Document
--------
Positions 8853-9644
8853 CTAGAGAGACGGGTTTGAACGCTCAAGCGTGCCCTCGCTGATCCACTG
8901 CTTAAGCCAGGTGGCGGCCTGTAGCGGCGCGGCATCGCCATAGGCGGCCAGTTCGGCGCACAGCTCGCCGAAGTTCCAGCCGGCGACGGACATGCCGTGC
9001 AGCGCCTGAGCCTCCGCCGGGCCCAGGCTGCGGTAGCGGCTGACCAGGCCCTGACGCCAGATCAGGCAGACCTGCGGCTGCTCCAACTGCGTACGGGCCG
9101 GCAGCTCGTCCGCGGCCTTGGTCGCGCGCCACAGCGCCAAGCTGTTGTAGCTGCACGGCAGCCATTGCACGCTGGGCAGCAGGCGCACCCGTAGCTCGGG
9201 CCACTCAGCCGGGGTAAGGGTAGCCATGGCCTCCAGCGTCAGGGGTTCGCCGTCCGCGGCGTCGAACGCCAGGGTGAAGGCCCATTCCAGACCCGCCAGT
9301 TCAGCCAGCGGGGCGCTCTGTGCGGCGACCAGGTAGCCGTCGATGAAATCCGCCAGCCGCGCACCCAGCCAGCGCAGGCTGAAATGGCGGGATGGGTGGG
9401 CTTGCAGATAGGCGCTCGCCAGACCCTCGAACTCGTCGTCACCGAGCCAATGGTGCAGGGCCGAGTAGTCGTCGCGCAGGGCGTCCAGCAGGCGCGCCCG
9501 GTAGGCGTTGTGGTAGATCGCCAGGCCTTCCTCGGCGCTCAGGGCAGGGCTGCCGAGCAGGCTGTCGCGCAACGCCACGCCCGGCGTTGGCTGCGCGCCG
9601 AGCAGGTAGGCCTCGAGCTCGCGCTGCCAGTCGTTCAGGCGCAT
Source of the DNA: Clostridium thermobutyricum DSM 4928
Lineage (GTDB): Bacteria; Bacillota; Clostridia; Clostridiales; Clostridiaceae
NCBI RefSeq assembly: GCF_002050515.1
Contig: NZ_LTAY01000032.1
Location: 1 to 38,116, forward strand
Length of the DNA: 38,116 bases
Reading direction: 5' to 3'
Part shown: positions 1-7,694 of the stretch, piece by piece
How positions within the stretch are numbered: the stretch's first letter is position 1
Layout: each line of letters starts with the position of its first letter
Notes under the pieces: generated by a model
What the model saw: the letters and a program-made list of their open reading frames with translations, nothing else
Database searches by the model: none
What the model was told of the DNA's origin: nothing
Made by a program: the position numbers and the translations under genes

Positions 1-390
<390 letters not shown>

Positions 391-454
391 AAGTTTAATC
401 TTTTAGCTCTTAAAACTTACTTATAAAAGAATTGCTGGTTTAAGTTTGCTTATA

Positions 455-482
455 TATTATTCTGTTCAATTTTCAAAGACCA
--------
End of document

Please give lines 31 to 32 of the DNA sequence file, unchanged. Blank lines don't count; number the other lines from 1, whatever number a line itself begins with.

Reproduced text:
Positions 455-482
455 TATTATTCTGTTCAATTTTCAAAGACCA